Probing the Ultimate Limit of Fiber-optic Strain Sensing

Year: 2010

Authors: Gagliardi G., Salza M., Avino S., Ferraro P., De Natale P.

Autors Affiliation: Consiglio Nazionale Delle Ricerche – Istituto Nazionale DiOttica (INO), European Laboratory for Non-Linear Spectroscopy (LENS), Comprensorio A. Olivetti, Via Campi Flegrei 34, I-80078 Pozzuoli (Naples), Italy; Consiglio Nazionale Delle Ricerche, INO, LENS, Largo E. Fermi 6, I-50125 Firenze, Italy

Abstract: The measurement of relative displacements and deformations is important in many fields such as structural engineering, aerospace, geophysics, and nanotechnology. Optical-fiber sensors have become key tools for strain measurements, with sensitivity limits ranging between 10(-9) and 10(-6)epsilon hertz (Hz)(-1/2) (where epsilon is the fractional length change). We report on strain measurements at the 10(-13)epsilon-Hz(-1/2) level using a fiber Bragg-grating resonator with a diode-laser source that is stabilized against a quartz-disciplined optical frequency comb, thus approaching detection limits set by thermodynamic phase fluctuations in the fiber. This scheme may provide a route to a new generation of strain sensors that is entirely based on fiber-optic systems, which are aimed at measuring fundamental physical quantities; for example, in gyroscopes, accelerometers, and gravity experiments.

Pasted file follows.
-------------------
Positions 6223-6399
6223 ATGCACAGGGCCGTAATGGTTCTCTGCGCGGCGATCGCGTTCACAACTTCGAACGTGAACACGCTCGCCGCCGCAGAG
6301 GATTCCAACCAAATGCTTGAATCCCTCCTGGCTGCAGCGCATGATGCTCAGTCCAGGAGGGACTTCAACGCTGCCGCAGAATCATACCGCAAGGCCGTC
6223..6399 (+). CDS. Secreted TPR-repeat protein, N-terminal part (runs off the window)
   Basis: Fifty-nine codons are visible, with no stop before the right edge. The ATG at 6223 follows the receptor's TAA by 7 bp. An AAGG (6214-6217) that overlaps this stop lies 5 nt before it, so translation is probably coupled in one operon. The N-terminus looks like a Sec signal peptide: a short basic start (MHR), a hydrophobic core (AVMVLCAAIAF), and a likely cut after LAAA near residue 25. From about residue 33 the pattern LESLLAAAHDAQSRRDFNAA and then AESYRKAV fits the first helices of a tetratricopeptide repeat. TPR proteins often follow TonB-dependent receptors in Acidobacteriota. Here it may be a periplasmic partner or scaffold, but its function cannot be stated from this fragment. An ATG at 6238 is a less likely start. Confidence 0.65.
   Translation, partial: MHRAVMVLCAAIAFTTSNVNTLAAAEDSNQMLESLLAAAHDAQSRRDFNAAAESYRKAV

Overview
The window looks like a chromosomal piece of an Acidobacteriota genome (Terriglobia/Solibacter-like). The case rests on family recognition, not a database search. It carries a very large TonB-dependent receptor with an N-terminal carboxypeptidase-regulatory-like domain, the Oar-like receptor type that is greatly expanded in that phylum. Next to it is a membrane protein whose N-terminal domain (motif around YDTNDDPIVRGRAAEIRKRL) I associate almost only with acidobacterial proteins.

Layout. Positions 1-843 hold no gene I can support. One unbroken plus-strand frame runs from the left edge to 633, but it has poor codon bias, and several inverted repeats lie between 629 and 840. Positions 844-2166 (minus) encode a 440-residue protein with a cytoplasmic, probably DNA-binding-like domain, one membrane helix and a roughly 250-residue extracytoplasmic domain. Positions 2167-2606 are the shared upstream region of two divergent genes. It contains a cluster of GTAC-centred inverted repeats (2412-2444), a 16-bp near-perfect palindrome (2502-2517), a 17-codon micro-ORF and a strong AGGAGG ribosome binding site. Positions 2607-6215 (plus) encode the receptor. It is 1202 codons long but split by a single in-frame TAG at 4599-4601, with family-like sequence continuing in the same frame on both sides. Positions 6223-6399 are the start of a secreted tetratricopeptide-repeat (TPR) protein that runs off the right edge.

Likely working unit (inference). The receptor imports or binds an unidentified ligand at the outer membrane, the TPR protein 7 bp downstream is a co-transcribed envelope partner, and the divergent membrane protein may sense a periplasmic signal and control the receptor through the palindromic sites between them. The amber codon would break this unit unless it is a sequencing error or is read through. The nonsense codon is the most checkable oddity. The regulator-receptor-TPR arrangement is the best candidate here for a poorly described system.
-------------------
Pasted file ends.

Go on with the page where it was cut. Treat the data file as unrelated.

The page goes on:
Journal/Review: SCIENCE

Volume: 330 (6007)      Pages from: 1081  to: 1084

More Information: We thank M. Prevedelli, A. Arie, M. De Rosa, and J. H. Chow for helpful discussions. Technical assistance on the electronic setup was provided by R. Abbate, who passed away in September 2008. We thank Avanex Corp. (San Donato, Milan, Italy) for kindly providing part of the equipment. This experiment was partly funded by Ente Cassa di Risparmio di Firenze.
KeyWords: Deformation mechanism; Displacement; Frequency analysis; Geophysics; Measurement method; Quartz; Sensitivity analysis; Thermodynamics, article; Fiber optics; Optical biosensor; Piezoelectricity; Priority journal; Strain gauge transducer; Thermodynamics
DOI: 10.1126/science.1195818

Citations: 111
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